Lamborghini is moving closer to producing a high-performance sport utility vehicle for the world’s wealthy, as Italy’s job-hungry government offers incentives, according to people familiar with the matter.
In exchange for Lamborghini’s plan to hire as many as 300 people, Prime Minister Matteo Renzi’s (right) government is prepared to offer as much as €100 million in tax breaks and other benefits for a new Italian assembly facility for the crossover.
A meeting on the incentives took place in Rome on Tuesday between Lamborghini and Italian officials, and the sides agreed to gather again as soon as possible to reach an agreement.
Known for low-slung sports cars like the €200,000 plus Huracan, Lamborghini unveiled a prototype of the high-riding Urus SUV in 2012. The Italian supercar brand has since been refining a business case for the vehicle in an effort to win approval from its parent, Volkswagen AG’s Audi.
If it gets the green light for production, the car will vie with the upcoming Aston Martin DBX as the world’s sportiest crossover.
The Italian government is trying to seal the deal to add stable manufacturing jobs as it combats an unemployment rate stuck above 12.5%. Employers have delayed hiring with the economy mired in a recession since the second half of 2011, the longest period on record.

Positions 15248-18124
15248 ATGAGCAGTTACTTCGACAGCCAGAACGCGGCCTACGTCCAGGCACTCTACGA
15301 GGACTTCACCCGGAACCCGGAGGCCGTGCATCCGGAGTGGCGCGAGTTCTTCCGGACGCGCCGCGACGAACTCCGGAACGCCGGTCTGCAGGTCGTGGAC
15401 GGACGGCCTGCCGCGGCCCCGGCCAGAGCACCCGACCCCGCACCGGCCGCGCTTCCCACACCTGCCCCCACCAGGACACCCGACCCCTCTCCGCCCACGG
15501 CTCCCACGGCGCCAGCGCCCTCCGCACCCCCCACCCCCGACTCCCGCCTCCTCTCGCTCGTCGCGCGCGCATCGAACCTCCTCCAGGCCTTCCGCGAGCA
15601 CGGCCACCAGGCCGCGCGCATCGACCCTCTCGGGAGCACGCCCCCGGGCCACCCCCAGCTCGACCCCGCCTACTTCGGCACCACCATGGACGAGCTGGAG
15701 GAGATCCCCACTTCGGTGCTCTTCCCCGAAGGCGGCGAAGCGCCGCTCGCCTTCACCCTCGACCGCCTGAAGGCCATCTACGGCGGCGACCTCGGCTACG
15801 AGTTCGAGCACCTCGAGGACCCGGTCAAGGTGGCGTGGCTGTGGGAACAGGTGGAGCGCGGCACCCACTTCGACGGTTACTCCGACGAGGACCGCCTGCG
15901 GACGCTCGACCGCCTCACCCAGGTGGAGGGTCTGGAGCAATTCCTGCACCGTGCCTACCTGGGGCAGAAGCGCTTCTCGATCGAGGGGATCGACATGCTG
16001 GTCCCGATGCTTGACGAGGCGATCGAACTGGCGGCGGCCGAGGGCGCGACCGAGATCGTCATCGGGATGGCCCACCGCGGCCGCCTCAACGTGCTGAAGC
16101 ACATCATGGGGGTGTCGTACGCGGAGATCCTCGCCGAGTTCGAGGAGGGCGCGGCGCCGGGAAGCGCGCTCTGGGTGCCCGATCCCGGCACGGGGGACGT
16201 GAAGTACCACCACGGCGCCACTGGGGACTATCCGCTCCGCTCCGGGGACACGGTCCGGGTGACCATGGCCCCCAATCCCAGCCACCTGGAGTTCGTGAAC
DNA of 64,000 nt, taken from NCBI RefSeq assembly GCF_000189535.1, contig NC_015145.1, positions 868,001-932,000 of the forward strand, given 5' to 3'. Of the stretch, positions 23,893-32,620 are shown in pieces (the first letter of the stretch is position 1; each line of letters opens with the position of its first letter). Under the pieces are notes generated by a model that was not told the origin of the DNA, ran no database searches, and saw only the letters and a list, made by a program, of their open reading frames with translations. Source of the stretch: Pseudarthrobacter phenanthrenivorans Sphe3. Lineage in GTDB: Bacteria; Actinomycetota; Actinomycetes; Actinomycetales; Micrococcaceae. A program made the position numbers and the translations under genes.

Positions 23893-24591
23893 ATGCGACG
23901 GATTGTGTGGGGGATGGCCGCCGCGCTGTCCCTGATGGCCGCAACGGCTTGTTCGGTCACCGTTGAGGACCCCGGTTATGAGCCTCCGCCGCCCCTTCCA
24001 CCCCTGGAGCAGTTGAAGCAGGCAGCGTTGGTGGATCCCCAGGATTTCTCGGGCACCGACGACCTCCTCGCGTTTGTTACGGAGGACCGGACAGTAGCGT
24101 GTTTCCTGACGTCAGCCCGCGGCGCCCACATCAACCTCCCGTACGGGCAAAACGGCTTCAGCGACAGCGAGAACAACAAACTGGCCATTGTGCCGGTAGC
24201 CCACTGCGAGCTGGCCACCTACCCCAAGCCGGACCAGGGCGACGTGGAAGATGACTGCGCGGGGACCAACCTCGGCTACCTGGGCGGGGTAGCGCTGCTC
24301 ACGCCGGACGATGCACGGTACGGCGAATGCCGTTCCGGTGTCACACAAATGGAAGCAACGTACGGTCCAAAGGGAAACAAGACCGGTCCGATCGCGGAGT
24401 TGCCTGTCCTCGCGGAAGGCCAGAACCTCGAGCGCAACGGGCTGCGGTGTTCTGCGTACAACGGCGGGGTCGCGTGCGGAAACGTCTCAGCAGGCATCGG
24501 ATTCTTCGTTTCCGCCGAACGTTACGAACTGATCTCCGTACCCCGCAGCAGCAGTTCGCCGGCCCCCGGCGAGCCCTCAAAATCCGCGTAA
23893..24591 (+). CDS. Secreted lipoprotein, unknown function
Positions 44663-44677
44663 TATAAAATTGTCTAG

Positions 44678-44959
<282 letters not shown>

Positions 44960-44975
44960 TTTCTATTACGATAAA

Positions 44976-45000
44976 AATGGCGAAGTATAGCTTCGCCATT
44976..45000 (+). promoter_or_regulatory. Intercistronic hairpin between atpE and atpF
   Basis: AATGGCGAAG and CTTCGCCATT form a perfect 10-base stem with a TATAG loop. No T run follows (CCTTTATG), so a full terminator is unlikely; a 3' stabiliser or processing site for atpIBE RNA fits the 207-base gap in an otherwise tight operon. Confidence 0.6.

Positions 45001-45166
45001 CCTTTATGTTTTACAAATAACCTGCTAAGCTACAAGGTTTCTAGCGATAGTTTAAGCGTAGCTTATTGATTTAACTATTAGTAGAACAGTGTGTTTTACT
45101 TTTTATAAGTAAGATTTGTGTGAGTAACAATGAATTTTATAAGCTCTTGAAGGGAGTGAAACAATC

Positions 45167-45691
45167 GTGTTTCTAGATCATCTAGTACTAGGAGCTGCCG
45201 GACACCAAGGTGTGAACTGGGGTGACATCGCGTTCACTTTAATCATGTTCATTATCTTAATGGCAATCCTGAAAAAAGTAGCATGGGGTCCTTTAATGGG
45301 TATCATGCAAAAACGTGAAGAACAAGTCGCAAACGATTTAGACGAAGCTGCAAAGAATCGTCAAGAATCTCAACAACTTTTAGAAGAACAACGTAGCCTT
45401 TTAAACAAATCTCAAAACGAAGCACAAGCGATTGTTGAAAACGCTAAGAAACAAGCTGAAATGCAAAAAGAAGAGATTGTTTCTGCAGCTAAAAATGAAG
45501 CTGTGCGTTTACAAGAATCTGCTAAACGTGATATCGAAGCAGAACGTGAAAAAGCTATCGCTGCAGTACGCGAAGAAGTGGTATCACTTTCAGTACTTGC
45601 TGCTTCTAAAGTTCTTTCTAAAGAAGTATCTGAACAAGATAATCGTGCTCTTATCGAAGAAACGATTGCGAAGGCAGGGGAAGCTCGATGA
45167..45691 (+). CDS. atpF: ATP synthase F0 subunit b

Lamborghini aims to get approval to build the model by the end of June, but the timing and final outcome of the talks are difficult to predict.
To cut costs, the chassis and other key components are set to be produced at other VW factories, such as a plant in Bratislava, Slovakia, where the frame for the Porsche Cayenne SUV is made.
“We haven’t decided on the series production of the Lamborghini Urus yet,” Audi said in an e-mailed statement. “Once this has been clarified, the question about the production location will be posed.”
Audi is seeking to broaden Lamborghini’s line-up beyond two-seat supercars, which have limited appeal in emerging markets such as China where road conditions can be poor. It will be Lamborghini’s first SUV since production of the boxy LM002 — the so-called Rambo Lambo — ended in 1993.
The push comes as the increasing wealth of world’s rich led to record sales last year for most major luxury-car makers. For Lamborghini, deliveries rose 19% to an all-time high of 2,530 cars. Lamborghini has previously said there’s the potential to sell 3,000 performance crossovers a year, more than doubling the size of the brand.
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